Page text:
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The Next Goal in AI: Robots Who Fear Death
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In his 1942 short story “Runaround,” legendary science fiction author Isaac Asimov clearly outlined his “Three Laws of Robotics,” which could, at least in fictional worlds, fundamentally underpin autonomous robots’ behavior. The last of the three laws states, in part, that, “A robot must protect its own existence…” This may turn out to be quite necessary for the development of real-life autonomous robots as well, especially when it comes to their ability to feel. At least that’s the argument being made in a recently published white paper outlining the significance of self-preservation in robots.

The paper, which comes via Futurism, was recently published in the journal Nature Machine Intelligence by Antonio Damasio and Kingson Man of the University of Southern California’s Brain and Creativity Institute (BCI); Damasio is one of the institute’s directors, and Man is one of its research scientists. In the paper, available in full here for free, Damasio and Man argue that in order to develop “feeling machines,” they must be programmed with the task of maintaining homeostasis. So if engineers want to build machines that feel and empathize with what people feel, the machines are going to have to care about their own health.

The paper is about seven pages long and is rich with the logical sequence of steps that comes to the conclusion that machines need to worry about their own state of “mind” and “body” in order to interact effectively with we meat bags (a term borrowed from the greatest fictional robot of all time). In essence, Damasio and Man are saying that just as biological life needs to be concerned with its own well-being to have meaningful interactions with its environment, so too will genuinely autonomous robots.

That is to say, caring about one’s own self—one’s own temperature, level of hunger, amount of sleep, etc.—is a critical part of what gives life any meaning at all. The researchers say as much, in regards to robots, when they note, “This elementary concern would infuse meaning into [a machine’s] particular information processing” capabilities.

This intuitively makes sense because maintaining homeostasis is a significant impetus for—perhaps the only impetus for—biological organisms having any goals whatsoever. If you’re cold, your goal is to find some way to get warm; if you’re hungry, your goal is to find food; if you’re tired, your goal is to find somewhere to sleep; if you’re bored, your goal is to use any one of the bazillion streaming services currently available until you’re hungry or sleepy, at which point you circle back to goal two or three. (We’re kidding to some extent with that last one, of course, but you get the point.)

The paper describes the concept succinctly when it notes that “machines capable of implementing a process resembling homeostasis might… acquire a source of motivation and a new means to evaluate behaviour, akin to that of feelings in living organisms.”

In terms of how robots could develop their own intuitive sense of homeostasis, Damasio and Man write that sensors, in a very real sense just like our own biological ones (eyeballs, ears, taste buds, etc.), are the answer to that problem. They specifically discuss human skin as an example of a biological sensor, or more specifically, an amalgam of biological sensors, that could be duplicated in robotic builds by utilizing “soft robotic” materials. They note that “a soft electronic ‘skin'” made with an “elastomer base with droplets of liquid metal that, on rupture, cause changes in electrical conductivity across the damaged surface,” have already been developed by researchers and could be deployed on robots as one way of monitoring homeostasis.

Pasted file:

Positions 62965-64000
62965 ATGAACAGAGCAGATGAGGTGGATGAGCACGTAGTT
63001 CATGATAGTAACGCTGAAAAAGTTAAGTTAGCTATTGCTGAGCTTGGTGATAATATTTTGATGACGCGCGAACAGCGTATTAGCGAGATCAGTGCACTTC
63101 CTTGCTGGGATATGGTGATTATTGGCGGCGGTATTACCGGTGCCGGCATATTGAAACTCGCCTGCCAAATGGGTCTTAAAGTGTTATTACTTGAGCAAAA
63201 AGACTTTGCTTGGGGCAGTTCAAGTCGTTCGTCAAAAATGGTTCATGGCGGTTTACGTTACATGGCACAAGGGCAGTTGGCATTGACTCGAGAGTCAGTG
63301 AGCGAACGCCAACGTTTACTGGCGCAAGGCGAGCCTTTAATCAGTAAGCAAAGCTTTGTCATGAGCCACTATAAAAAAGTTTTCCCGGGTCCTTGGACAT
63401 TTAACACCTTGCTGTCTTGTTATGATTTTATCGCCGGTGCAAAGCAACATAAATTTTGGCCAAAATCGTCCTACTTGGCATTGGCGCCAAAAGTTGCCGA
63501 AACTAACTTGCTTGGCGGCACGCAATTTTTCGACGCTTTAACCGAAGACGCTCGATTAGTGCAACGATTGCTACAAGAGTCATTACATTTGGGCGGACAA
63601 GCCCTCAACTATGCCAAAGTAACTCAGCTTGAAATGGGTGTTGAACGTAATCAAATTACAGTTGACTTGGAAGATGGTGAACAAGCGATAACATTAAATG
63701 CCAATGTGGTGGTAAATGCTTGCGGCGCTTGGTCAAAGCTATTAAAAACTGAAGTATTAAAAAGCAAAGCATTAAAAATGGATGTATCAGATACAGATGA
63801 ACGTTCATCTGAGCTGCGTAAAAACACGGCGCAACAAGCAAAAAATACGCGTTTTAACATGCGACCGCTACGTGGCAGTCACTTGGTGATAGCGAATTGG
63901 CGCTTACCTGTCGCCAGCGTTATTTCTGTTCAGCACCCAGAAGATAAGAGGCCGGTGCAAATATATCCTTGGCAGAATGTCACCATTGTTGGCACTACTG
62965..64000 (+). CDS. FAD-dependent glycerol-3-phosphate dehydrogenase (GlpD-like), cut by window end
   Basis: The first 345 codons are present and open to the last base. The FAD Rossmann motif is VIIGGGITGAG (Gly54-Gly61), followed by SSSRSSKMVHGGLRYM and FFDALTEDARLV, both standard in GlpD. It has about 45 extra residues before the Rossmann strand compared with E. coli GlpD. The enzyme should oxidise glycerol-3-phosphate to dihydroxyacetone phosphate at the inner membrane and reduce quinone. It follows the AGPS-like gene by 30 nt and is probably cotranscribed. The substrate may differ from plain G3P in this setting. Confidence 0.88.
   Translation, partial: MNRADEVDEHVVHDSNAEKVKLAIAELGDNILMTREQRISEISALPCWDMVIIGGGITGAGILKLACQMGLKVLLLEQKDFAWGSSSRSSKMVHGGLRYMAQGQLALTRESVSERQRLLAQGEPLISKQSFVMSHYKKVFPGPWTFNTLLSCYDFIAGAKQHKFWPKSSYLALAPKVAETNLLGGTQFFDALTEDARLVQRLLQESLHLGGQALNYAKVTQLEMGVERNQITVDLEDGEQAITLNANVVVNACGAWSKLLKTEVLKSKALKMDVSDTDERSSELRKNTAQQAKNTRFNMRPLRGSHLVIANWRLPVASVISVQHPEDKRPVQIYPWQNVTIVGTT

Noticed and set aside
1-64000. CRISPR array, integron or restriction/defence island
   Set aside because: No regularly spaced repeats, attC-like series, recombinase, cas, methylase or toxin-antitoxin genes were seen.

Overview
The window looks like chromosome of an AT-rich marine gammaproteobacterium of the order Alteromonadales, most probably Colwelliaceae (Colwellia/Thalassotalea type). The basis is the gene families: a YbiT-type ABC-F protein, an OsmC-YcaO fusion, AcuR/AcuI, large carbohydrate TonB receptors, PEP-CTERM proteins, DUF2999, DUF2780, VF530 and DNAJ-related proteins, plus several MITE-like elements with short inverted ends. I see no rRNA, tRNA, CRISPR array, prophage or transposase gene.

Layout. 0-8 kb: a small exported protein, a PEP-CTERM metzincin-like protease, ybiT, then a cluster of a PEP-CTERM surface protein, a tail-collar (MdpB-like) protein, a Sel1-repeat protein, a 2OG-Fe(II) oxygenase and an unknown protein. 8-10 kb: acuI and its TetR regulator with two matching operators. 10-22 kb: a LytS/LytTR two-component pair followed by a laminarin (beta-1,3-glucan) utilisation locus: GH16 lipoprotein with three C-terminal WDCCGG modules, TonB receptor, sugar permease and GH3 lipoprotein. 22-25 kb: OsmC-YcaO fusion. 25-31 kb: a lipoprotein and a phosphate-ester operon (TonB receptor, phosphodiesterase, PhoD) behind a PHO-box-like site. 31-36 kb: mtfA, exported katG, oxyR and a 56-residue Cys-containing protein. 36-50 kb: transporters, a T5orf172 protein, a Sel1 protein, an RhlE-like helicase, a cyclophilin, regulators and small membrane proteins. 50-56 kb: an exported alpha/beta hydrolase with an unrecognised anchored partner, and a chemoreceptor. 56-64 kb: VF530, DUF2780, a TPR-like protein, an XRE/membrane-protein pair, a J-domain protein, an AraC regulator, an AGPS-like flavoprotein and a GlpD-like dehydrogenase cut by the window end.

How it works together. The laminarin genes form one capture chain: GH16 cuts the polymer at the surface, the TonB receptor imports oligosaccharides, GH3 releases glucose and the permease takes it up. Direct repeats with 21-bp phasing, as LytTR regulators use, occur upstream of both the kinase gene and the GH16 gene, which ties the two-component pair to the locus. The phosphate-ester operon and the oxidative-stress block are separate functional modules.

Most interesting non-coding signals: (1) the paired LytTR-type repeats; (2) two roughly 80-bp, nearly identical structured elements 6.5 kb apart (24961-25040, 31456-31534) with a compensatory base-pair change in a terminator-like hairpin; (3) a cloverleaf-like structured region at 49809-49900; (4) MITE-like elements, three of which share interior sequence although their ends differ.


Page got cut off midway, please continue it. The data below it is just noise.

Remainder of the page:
But even though a robot covered in “skin” that senses tears or leaks may be able to develop a sense of homeostasis, and thusly some kind of “feeling,” it seems that this evolution would inevitably lead to what can only be described as vulnerability. This is exactly what Damasio and Man are aiming for, however, and it seems they believe that vulnerability necessarily goes hand-in-hand with sensing homeostasis. This would mean vulnerability, for both robots and people, necessarily goes hand-in-hand with having feelings. “Rather than up-armouring or adding raw processing power to achieve resilience,” the authors write, “we begin the design of these [feeling] robots by, paradoxically, introducing vulnerability.”

A video demonstrating a soft robotic sensor skin developed by researchers at UC San Diego. 

“Homeostatic robots might reap behavioural benefits by acting as if they have feeling,” Damasio and Man write in their conclusion, adding that “Even if they would never achieve full-blown inner experience in the human sense, their properly motivated behaviour would result in expanded intelligence and better-behaved autonomy.” And even if robots never understand why something feels good, or whether they experience a feeling of “goodness” at all, creating better-behaved autonomous robots seems like a worthwhile goal: It could potentially work to help preserve the homeostasis of our entire species, after all.

What do you think of Damasio and Man’s paper on “feeling machines”? Do you think robots need to have a sense of homeostasis in order to develop empathy, or do they just need to do what they’re told? Give us your thoughts in the comments if that action will help you maintain homeostasis!

Feature image: Dick Thomas Johnson